Early in my career, a fellow financial advisor had a book about how all the attempts at portfolio customization invariably pointed to the same basic asset mix of 60% stocks and 40% bonds. This mix was ideal for many – providing just enough growth to boost return potential, but enough safety to keep bear market losses at an acceptable level.

Over the past few years, much has been written about the death of the 60/40 portfolio. Although this asset mix meets the needs of fewer clients today, reports of its death have been exaggerated.

There was a time when clients expected double-digit returns, and advisors talked them down to 7%-8% per annum. But return targets should be the result of a robust discovery process, not an arbitrary number.

Your investment planning process should uncover the purpose of the money invested. Translating this into a measurable target will imply a particular asset mix.

Your risk-profiling efforts will, quite independently, point to some mix of stocks, bonds and cash. For many portfolios, this will point to a 60/40 asset mix or something close to that.

The highest return expectation I hear these days is usually 4%-5% a year. The hangover of two bear markets in the past 16 years and razor-thin yields in guaranteed investment certificates are likely factors in the reduced expectations.

Even these modest targets are no slam dunk – hence the reason for the advertised death of bonds and our old friend 60/40.

Stocks aren’t cheap, but they’re priced to deliver 7%-8% annually over the next several years.

Bond prices imply a future total return of about 2%-3% a year. For a 60/40 portfolio, that implies returns of 5%-6% per year – before fees. This falls to a net (before taxes) return of 3%-4%, depending on total costs.

This rate of return will meet the needs of many, but will fall short for a large contingent of investors. Although 60/40 isn’t what it used to be, it isn’t dead. When this asset mix is not enough to meet clients’ goals, you have a few options.

Increasing exposure to equities risk increases return potential – with an associated rise in volatility and downside risk. Even more than 50 years ago, Benjamin Graham recognized that most investors need some growth. So, he recommended that most engaged investors hold at least 25% in stocks, but no more than 75%.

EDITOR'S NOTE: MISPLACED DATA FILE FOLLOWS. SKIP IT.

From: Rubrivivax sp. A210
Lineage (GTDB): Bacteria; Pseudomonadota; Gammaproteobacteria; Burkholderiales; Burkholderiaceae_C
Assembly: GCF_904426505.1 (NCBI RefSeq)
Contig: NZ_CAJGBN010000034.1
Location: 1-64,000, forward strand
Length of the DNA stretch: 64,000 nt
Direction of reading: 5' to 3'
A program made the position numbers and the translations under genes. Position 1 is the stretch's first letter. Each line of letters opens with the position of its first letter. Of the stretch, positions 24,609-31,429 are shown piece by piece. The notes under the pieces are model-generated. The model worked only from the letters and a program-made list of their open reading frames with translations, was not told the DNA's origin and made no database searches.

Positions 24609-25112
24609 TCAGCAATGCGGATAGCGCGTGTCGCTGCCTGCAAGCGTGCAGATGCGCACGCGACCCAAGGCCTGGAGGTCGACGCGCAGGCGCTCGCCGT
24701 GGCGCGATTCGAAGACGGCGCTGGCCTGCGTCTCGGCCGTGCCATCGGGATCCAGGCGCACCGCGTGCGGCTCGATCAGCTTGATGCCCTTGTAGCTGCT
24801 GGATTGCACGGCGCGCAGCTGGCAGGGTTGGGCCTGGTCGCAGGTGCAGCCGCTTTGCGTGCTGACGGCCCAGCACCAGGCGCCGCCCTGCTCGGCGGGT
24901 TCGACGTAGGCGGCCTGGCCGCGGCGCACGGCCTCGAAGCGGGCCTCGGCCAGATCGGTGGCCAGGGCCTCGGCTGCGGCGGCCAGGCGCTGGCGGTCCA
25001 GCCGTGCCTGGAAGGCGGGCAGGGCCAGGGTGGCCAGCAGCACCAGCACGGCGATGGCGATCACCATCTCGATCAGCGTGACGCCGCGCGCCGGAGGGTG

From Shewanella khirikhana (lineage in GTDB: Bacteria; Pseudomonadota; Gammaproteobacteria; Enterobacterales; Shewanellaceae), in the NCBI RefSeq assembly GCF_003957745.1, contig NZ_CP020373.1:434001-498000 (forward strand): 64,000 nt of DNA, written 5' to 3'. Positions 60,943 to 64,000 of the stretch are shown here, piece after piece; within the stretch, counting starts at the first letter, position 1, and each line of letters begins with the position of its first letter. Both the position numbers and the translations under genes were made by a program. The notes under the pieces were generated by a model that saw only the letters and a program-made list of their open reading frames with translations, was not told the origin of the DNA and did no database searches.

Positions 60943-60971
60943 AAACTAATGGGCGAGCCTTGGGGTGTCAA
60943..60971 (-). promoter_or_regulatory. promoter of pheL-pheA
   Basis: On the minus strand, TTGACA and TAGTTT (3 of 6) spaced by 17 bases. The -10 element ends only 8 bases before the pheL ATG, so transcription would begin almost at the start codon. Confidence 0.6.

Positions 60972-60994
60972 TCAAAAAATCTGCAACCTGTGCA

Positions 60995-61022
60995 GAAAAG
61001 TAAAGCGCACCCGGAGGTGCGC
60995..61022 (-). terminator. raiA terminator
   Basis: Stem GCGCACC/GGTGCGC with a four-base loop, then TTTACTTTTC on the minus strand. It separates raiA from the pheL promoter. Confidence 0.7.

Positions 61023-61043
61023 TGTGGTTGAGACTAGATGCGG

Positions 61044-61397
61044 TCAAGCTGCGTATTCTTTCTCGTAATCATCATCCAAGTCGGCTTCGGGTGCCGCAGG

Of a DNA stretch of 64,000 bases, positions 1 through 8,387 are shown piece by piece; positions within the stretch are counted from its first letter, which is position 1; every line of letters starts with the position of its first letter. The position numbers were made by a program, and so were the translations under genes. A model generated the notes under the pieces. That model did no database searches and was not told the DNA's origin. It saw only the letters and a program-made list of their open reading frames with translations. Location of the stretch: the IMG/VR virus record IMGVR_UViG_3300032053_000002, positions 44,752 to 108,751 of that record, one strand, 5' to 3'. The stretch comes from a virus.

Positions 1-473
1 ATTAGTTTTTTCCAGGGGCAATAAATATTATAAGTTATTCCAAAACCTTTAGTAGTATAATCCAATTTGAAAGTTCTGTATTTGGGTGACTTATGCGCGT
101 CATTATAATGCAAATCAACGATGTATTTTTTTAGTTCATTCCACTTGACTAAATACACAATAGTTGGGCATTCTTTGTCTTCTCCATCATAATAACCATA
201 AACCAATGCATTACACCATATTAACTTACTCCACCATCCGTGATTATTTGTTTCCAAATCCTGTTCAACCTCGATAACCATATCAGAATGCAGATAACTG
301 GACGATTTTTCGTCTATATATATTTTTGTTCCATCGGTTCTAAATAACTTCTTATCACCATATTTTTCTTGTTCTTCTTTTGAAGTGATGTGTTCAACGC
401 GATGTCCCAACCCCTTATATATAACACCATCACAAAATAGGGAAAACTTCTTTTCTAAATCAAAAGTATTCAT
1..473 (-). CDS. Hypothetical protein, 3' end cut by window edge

Reducing expectations can sound harsh, but it isn’t always a terrible option. Consider, for example, the idea of working for an extra two years before retirement. This not only adds two years of additional savings and investment growth, but removes two years of withdrawals from the portfolio.

This kind of compromise isn’t for everybody, but it can be powerful in making a traditional asset mix work.

Finally, you can seek alternative investments to try to reduce volatility, cut risk and/or enhance returns. Unfortunately, this strategy often doesn’t work in practice.

Whether we’re talking about hedge funds or private-market offerings, quality (low) and cost (high) usually combine to make the return on these investments disappointing.

There are good reasons to avoid these offerings but it is an option that has worked well for our clients.

Don’t accept blanket statements such as “bonds are dead,” or “60/40 is so 20th-century.” Make your portfolio decisions based only on clients’ goals, asset-class fundamentals and common sense.

Dan Hallett, CFA, CFP, is vice president and principal with Oakville, Ont.-based HighView Financial Group, which designs portfolio solutions for affluent families and institutions.

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